How to Fix Your Windows 7 Network | PCWorld
Many networking issues still aren’t easily fixed from Windows 7’s control panels. That’s why we’ve compiled a list of common networking problems and their quick fixes. That should do it.
How to Fix Your Windows 7 Network
Many networking issues still aren’t easily fixed from Windows 7’s control panels. That’s why we’ve compiled a list of common networking problems and their quick fixes. That should do it. That cache can occasionally become outdated or corrupt, which can cause Internet connection problems. Restarting a Windows 7 system will also flush its DNS cache, but if any applications malware, perhaps are altering the cache, flushing manually could help.
Reset Your Broadband Modem and Router Your broadband modem’s connection to the Internet will occasionally become unreliable, and restarting it can fix that. The same trick also occasionally works for the connection between a router and a broadband modem. To reset your broadband modem and router, disconnect their power cables and leave the modem and router off for 30 seconds. Next, reconnect the modem’s power cable to restore its power.
Wait a few moments for the modem to renegotiate its connection to the Internet and establish a solid link; then plug in the router. You should then be good to go. Configure Wireless Security The vast majority of wireless broadband routers available today ship with their wireless security features disabled. This makes it easy for novice users to set up a wireless network in their homes or offices, but it also leaves your network vulnerable to prying eyes.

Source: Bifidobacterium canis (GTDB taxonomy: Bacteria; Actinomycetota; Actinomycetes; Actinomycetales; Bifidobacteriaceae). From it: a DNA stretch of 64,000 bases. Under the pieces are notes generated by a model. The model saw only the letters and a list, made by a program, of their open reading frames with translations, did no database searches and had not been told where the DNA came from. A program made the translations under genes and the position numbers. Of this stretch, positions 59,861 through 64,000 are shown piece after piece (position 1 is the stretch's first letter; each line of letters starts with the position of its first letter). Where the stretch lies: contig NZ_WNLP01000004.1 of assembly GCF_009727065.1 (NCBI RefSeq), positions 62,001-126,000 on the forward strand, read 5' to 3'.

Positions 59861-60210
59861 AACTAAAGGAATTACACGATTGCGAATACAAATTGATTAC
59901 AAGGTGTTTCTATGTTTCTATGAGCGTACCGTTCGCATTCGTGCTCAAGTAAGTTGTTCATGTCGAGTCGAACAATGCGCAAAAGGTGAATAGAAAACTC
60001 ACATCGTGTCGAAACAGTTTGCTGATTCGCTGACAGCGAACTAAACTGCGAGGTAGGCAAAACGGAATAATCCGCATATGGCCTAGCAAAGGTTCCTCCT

Although the exact procedure necessary to enable wireless security will vary from router to router, in general the steps required to access the pertinent options will be similar. To prevent unwanted users from accessing your wireless network, be sure to enable some sort of Wi-Fi security. Click on the Wireless tab or Wireless Security tab.
If you have relatively current wireless devices that support the standard, we recommend enabling WPA2 Personal on your home network because it offers stronger encryption that other methods.
Save the settings and reboot the router; at least a basic level of Wi-Fi security should now be in place. Open and Forward Ports Some applications require that certain network ports be opened and forwarded to the correct PC for some of their functions to operate across the Web.
Game servers are a great example: As always, though the exact process necessary to forward ports will vary, the steps required to access the pertinent options within any router will be similar. Check out our guide to port forwarding for more information. For example, if the machine running the application you are troubleshooting has an IP address of Save the settings to enable the rule, then reboot the router to finish the job.